Greg Myre

Greg Myre is a national security correspondent with a focus on counter-terrorism, a topic he has covered in the U.S., the Middle East and in many other countries around the world for more than two decades.

He was previously the international editor for NPR.org, working closely with NPR correspondents around the world and national security reporters in Washington. He heads the Parallels blog and is a frequent contributor to the website on global affairs. Prior to his current position, he was a senior editor at Morning Edition from 2008-2011.

Before joining NPR, Myre was a foreign correspondent for 20 years with The New York Times and The Associated Press.

He was first posted to South Africa in 1987, where he witnessed Nelson Mandela's release from prison and reported on the final years of apartheid. He was assigned to Pakistan in 1993 and often traveled to war-torn Afghanistan. He was one of the first reporters to interview members of an obscure new group calling itself the Taliban.

Myre was also posted to Cyprus and worked throughout the Middle East, including extended trips to Iran, Iraq, Syria, Lebanon, Turkey, and Saudi Arabia. He went to Moscow from 1996 to 1999, covering the early days of Vladimir Putin.

He was based in Jerusalem from 2000-2007, reporting on the heaviest fighting ever between Israelis and the Palestinians.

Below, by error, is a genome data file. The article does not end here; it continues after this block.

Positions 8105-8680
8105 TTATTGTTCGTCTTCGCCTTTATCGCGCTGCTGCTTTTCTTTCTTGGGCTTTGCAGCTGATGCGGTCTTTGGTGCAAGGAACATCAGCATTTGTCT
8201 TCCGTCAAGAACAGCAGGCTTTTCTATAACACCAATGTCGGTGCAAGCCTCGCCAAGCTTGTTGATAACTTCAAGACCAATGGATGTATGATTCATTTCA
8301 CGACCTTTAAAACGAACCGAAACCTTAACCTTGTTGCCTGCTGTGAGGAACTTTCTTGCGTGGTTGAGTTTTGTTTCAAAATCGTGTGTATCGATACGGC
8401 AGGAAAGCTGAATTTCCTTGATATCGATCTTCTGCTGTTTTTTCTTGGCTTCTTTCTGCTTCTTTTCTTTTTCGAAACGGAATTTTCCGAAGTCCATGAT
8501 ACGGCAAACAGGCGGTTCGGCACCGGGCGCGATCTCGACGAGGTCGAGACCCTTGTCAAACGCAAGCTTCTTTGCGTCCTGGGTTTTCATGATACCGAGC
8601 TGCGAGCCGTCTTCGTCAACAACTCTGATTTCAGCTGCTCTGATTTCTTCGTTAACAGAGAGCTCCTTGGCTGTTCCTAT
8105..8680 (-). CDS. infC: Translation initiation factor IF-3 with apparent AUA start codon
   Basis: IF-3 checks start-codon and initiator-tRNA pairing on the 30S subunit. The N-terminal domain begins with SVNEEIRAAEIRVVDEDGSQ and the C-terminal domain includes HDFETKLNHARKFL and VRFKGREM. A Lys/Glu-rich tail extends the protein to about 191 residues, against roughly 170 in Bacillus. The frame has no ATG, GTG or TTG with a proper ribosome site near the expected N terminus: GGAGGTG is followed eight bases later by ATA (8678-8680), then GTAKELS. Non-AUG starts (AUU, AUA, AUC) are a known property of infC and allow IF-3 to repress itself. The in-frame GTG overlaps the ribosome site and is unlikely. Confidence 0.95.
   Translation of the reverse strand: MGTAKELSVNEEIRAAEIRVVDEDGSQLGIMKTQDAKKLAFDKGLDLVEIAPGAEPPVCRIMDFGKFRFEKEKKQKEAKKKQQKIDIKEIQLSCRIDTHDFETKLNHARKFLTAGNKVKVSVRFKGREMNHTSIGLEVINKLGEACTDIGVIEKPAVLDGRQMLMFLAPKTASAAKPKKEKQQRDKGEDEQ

In his years abroad, he traveled to more than 50 countries and reported on a dozen wars. He and his journalist wife Jennifer Griffin co-wrote a 2011 book on their time in Jerusalem, entitled, This Burning Land: Lessons from the Front Lines of the Israeli-Palestinian Conflict.

Myre is a scholar at the Middle East Institute in Washington and has appeared as an analyst on CNN, PBS, BBC, C-SPAN, Fox, Al Jazeera and other networks. He's a graduate of Yale University, where he played football and basketball.

Updated at 12:15 p.m. ET Tuesday

President Trump and North Korean leader Kim Jong Un signed a broad statement Tuesday that calls for a "firm and unwavering commitment to complete denuclearization of the Korean peninsula," after their historic summit in Singapore — the first ever meeting between a sitting U.S. president and a North Korean leader.

When Mike Pompeo became CIA director last year, he immediately set his sights on North Korea and its opaque nuclear program.

"Within weeks of me coming here, I created a Korea Mission Center, stood it up with a senior leader who had just retired, brought him back to run the organization," Pompeo said in January.

The White House has nominated Navy Adm. Harry Harris to be the U.S. ambassador to South Korea, filling a key post that's been vacant for the first 16 months of the Trump presidency.

Gina Haspel's appearance before the Senate intelligence committee on Wednesday promises to be a very unusual confirmation hearing.

Most every nominee for a top government job has a long public record that is open for scrutiny. Not so with Haspel, who would be the first woman to lead the CIA.

When Michael Hayden ran the CIA and the National Security Agency, his public comments were largely confined to congressional testimony. Now that he's retired, "I'm on Twitter and I'm on CNN," said Hayden.

He was also the featured guest as dozens of former national security officials and several current ones spoke at a recent conference on threats the U.S. faces.

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